Formed in 1980, SADC aims to facilitate regional economic integration between Member States and within the continent. It has 16 Member States including Angola, Botswana, Comoros (since 2017), DRC, Lesotho, Madagascar, Malawi, Mauritius, Mozambique, Namibia, Seychelles, South Africa, the Kingdom of eSwatini, Tanzania, Zambia and Zimbabwe.

Remarks by President Paul Kagame at the SADC Summit

Good morning.

I am very pleased to join you today, at this Summit. I thank you for inviting me to take part, on behalf of the African Union. I appreciate your bringing the AU and SADC closer, which indeed they should be.

Let me congratulate SADC for paying close attention to security and stability within the region and even beyond. As we all know, these are necessary conditions for the transformation we desire, and a critical part of the AU agenda.

Besides these socio-economic benefits, there are other security issues on our continent that go beyond national sovereignty, affect other nations, and call for collective action to resolve.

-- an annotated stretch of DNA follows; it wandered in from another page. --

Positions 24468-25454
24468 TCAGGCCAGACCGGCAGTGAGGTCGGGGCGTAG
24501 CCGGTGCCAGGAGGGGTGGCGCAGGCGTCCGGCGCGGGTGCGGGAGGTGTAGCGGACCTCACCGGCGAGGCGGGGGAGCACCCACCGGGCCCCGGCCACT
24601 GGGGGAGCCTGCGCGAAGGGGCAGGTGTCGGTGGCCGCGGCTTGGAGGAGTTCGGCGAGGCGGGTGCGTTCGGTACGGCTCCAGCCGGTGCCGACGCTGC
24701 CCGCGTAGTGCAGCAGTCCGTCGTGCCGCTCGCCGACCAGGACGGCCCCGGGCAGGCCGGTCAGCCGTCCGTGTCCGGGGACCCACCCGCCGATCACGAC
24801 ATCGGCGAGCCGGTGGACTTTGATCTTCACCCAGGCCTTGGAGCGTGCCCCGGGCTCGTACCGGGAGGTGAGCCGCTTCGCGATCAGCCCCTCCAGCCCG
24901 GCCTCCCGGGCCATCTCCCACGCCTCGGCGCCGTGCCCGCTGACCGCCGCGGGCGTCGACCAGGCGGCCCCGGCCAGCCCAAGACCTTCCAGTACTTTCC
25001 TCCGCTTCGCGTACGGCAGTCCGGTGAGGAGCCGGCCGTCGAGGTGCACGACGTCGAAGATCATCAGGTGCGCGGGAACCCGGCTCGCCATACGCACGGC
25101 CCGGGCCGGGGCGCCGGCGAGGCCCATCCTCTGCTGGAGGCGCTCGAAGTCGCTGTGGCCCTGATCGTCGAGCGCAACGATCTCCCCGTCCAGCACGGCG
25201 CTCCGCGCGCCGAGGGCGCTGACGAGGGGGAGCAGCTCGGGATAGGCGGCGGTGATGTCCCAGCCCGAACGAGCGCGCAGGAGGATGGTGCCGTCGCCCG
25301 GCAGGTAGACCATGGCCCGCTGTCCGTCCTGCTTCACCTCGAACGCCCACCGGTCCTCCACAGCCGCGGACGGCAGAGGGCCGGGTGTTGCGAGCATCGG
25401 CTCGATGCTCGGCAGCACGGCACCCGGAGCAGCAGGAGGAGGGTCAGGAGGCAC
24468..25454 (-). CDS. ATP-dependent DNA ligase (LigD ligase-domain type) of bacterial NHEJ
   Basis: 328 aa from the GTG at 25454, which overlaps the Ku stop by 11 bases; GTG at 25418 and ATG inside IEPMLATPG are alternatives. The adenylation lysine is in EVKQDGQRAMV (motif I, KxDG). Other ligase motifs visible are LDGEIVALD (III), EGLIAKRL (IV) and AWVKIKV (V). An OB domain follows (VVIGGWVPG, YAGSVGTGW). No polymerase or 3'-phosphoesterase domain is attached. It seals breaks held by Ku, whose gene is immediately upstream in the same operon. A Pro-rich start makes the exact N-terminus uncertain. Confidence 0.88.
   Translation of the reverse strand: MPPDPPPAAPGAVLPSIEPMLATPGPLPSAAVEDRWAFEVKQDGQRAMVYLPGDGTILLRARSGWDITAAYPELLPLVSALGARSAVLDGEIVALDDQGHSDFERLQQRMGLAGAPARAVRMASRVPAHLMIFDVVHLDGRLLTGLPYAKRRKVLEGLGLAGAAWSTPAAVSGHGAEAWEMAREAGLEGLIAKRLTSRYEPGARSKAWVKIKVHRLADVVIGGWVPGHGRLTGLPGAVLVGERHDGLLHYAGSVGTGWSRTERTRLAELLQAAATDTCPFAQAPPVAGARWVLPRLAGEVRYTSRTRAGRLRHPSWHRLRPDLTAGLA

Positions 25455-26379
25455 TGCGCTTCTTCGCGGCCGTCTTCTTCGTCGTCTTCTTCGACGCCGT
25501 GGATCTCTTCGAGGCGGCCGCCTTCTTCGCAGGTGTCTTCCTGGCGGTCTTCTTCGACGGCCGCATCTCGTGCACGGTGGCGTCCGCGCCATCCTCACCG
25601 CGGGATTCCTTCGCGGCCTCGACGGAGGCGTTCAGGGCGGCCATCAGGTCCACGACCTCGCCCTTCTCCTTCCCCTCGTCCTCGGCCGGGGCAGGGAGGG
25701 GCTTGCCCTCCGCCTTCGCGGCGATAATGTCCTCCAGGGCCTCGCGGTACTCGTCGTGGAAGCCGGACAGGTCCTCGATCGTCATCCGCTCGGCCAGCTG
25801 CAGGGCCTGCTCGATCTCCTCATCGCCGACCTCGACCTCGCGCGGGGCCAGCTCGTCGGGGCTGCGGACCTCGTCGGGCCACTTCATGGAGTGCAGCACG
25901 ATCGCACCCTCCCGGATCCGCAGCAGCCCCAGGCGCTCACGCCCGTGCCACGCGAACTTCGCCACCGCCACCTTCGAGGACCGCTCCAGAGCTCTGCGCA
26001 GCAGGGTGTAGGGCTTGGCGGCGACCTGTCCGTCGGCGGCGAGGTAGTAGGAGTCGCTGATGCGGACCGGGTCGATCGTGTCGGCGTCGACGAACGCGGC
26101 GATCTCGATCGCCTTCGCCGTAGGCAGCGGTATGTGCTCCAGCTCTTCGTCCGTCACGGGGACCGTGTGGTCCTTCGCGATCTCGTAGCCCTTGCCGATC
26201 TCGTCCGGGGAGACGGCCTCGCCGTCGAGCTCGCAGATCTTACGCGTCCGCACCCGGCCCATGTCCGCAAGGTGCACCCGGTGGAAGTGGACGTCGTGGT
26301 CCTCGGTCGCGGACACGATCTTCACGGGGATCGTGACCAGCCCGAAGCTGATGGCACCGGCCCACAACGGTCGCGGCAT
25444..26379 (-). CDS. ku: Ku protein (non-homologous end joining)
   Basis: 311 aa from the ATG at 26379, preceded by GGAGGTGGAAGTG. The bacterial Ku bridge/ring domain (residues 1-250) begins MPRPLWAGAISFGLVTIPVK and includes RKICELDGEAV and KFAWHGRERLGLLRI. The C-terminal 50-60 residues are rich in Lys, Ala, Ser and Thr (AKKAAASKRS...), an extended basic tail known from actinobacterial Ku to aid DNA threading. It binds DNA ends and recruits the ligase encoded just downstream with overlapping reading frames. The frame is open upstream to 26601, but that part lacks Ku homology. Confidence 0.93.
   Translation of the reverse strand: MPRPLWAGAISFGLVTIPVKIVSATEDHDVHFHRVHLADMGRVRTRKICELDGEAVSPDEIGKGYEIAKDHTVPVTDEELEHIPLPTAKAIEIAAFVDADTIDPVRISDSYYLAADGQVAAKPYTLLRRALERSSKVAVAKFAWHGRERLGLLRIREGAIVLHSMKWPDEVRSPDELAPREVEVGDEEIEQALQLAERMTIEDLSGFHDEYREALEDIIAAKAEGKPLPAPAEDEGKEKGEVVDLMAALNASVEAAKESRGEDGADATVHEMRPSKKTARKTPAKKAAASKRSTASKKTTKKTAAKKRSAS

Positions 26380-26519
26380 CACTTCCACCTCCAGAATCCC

Wearing the hat of Chair of the AU, I wish to stress that we must meet such issues up front. It has happened before. Crises of security with cross-border implications have been settled by other countries or regional groupings. After all, we are all connected. And we all know too well that there are matters that we cannot just wish away but we have to face them directly and find the right remedies for them.

SADC has accomplished this task in the past in handling political and security issues in Lesotho and Madagascar, and recently in the Comoros.

You will be called upon to do the same again, where similar action is required, as indeed was the case in Zimbabwe in the recent past.

We can all be pleased that SADC and the AU accompanied the political process in Zimbabwe, and now matters are in the right direction and in the final stages in being resolved before the courts of law.